In the case of malaria reverse pharmacology pointed to the benefits of Mexican prickly poppy (Argemone Mexicana) for the treatment of milder cases of malaria. Although the poppy was native to Mexico, it somehow made its way to Africa sometime in the 1800s and soon became a part of herbal remedies. When researchers talked to traditional healers in Mali in West Africa they learned about the beneficial effect of Argemone tea on patients with mild malaria. That led to a first prospective study that compared using Argemone tea for half of the patients and a standard artemisinin-based combination therapy (ACT) for the other half. Surprisingly Argemone tea did almost as well as ACT therapy in patients with non-life threatening malaria, although it hadn’t been refined and patients just drank as much tea as they liked.
But, there are still a lot of scientists, especially in pharmacology, that are skeptical or outright opposed to this approach. They prefer to use well defined compounds and point to the fact that herbal remedies often contain a mix of many active substances that may cancel each other out or cause uncontrollable side effects. Teas and infusions are almost impossible to standardize, which makes it difficult to give exact doses of active ingredients to the patients. They also point to unknown toxicities of plants or parts of plants. When we look at Mexican poppy, for example, then we find that the poppy seeds contain the poison sanguinarine, which was implicated in a mass poisoning of 3000 people in India in 1998 that lead to the death of 65 people. The leaves, however, are nonpoisonous and tea is safe to consume.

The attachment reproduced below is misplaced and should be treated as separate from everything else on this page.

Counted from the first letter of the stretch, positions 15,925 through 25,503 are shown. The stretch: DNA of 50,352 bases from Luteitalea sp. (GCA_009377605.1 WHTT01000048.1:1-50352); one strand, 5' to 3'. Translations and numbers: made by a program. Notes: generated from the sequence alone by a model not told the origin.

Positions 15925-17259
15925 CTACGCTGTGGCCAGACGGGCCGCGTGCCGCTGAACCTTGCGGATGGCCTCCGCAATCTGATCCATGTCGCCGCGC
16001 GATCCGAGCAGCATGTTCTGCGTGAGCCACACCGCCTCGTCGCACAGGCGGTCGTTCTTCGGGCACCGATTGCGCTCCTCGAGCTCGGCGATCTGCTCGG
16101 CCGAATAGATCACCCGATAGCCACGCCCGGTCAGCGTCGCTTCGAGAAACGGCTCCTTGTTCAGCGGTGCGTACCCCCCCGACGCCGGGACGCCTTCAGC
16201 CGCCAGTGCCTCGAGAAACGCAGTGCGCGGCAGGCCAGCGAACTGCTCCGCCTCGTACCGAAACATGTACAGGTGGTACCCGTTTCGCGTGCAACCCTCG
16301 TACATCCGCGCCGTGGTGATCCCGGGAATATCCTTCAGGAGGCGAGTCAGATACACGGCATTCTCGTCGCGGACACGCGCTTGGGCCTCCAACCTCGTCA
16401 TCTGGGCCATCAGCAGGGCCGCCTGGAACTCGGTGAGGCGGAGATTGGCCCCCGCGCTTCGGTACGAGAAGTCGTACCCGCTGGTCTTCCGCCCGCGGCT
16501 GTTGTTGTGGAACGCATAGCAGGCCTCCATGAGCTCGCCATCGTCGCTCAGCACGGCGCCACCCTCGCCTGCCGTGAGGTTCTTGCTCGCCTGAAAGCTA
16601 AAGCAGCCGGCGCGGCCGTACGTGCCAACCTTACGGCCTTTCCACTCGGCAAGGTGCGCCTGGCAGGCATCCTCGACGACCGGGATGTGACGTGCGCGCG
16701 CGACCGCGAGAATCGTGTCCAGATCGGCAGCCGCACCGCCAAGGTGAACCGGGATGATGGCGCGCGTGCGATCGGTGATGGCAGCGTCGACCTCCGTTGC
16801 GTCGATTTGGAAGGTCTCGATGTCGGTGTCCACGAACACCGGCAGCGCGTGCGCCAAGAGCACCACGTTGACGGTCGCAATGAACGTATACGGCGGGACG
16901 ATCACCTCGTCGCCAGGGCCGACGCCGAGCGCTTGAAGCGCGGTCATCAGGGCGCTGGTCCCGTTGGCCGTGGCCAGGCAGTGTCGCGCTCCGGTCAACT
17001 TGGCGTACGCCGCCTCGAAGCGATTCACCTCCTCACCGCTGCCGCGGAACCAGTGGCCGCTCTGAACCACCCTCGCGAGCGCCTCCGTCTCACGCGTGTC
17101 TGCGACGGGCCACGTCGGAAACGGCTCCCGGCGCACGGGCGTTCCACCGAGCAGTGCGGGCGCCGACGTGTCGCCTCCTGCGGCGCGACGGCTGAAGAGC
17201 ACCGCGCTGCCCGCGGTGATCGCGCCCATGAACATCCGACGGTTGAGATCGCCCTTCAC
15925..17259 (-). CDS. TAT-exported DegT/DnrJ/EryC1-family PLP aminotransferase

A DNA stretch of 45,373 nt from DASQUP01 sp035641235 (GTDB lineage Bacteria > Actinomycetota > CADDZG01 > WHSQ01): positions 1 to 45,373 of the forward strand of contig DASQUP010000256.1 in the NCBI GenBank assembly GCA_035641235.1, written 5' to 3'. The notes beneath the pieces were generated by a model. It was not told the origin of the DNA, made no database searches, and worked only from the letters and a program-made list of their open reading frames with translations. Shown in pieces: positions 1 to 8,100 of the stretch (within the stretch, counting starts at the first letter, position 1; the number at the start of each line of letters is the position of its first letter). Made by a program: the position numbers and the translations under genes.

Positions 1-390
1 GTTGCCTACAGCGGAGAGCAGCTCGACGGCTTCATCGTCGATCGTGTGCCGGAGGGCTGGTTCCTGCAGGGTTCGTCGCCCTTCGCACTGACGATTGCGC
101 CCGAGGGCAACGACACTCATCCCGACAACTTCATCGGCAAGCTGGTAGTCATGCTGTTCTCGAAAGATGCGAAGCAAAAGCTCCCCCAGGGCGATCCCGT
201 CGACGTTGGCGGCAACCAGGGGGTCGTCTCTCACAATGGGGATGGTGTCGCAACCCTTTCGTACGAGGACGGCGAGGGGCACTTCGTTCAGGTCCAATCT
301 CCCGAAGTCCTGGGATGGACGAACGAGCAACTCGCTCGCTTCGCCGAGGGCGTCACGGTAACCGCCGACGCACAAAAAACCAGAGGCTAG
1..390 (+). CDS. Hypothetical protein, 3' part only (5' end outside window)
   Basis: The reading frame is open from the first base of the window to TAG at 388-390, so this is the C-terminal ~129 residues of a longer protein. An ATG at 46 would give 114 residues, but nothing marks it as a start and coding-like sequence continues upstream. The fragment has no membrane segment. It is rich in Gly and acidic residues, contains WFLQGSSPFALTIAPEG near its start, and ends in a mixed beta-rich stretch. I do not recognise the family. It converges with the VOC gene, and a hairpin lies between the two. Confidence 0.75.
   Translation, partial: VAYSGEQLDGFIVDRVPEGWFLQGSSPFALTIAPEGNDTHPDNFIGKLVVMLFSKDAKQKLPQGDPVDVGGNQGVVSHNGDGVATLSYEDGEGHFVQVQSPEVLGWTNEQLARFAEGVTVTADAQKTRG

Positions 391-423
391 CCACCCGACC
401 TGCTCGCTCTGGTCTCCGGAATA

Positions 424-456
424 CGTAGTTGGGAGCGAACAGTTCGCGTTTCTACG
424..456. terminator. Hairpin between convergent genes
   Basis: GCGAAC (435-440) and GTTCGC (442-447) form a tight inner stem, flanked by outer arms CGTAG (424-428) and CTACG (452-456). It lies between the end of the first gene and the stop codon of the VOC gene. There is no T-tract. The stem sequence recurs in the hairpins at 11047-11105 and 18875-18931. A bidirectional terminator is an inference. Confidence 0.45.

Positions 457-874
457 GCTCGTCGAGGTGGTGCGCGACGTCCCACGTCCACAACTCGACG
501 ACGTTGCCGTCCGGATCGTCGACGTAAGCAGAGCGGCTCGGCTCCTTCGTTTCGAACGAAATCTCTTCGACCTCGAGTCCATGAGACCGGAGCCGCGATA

Another success story for reverse pharmacology and herbal remedies is happening in the western Pacific. Palau is an island nation of more than 500 islands that is a paradise for scuba diving and snorkeling. However, Palau also has the seventh highest obesity rate on the planet and may inhabitants suffer from high blood pressure (hypertension) and diabetes. Instead of trying the tried and tested methods that failed to stop the obesity epidemic in western developed countries, doctors tried to find herbal remedies to help treat hypertension and diabetes. After analyzing traditional herbal medicines they were able to draw up a list of herbs that showed potential. In the end two plants, Morinda citrifolica (a tree from the coffee family), and Phaleria nisidai, were associated with weight loss (M. citrifolica) and lowering of high blood pressure (P. nisidai).
Finding scientific proof that traditional herbal remedies are almost as good for the treatment of a variety of diseases as modern drugs while often having far fewer side effects is a boost to many who look for a more holistic approach to medicine. Many people in developed and developing countries are trying to live a more healthy life by eating local and often organic produce, by cutting down on animal protein, and by using traditional remedies when possible and available. The more their number grows the more companies will try to cater to their needs and demands, and the more herbal remedies will be used to treat physical and mental health disorders.
© Peter Reuter 2015